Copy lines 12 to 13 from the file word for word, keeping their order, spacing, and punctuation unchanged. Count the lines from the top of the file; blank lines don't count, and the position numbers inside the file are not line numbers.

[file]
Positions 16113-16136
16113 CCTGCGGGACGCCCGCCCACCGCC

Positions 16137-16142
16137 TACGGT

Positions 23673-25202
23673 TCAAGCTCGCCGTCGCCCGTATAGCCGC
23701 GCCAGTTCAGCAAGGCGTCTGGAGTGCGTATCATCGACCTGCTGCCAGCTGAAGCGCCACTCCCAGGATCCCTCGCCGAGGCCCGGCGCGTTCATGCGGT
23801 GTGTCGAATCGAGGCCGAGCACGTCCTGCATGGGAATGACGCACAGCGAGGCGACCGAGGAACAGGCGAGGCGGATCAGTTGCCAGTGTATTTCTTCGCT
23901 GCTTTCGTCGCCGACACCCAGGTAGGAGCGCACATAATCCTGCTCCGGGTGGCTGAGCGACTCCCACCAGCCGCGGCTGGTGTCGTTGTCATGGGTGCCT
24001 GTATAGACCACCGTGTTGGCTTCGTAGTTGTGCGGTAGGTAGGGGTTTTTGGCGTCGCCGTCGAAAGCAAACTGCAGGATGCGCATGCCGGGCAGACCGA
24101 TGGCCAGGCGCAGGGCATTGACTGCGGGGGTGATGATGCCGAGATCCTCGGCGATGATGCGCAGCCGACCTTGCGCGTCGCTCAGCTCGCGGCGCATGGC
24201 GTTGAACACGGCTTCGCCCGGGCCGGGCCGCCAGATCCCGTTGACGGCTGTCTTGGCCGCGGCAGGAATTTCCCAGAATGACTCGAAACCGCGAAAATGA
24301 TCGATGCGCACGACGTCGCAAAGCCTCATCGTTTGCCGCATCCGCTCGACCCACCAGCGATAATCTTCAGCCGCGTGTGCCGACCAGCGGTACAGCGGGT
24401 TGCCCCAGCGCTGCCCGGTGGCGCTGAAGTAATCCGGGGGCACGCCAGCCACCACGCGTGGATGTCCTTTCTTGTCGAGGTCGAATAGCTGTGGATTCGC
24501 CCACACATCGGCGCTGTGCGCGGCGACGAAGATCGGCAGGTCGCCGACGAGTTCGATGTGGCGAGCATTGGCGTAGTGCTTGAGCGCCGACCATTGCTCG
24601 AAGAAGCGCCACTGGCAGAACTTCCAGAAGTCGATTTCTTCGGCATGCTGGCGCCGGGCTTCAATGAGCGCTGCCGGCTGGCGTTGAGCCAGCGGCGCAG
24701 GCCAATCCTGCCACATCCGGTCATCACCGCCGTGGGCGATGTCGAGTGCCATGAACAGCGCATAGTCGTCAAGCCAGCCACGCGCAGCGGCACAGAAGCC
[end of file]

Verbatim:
24201 GTTGAACACGGCTTCGCCCGGGCCGGGCCGCCAGATCCCGTTGACGGCTGTCTTGGCCGCGGCAGGAATTTCCCAGAATGACTCGAAACCGCGAAAATGA
24301 TCGATGCGCACGACGTCGCAAAGCCTCATCGTTTGCCGCATCCGCTCGACCCACCAGCGATAATCTTCAGCCGCGTGTGCCGACCAGCGGTACAGCGGGT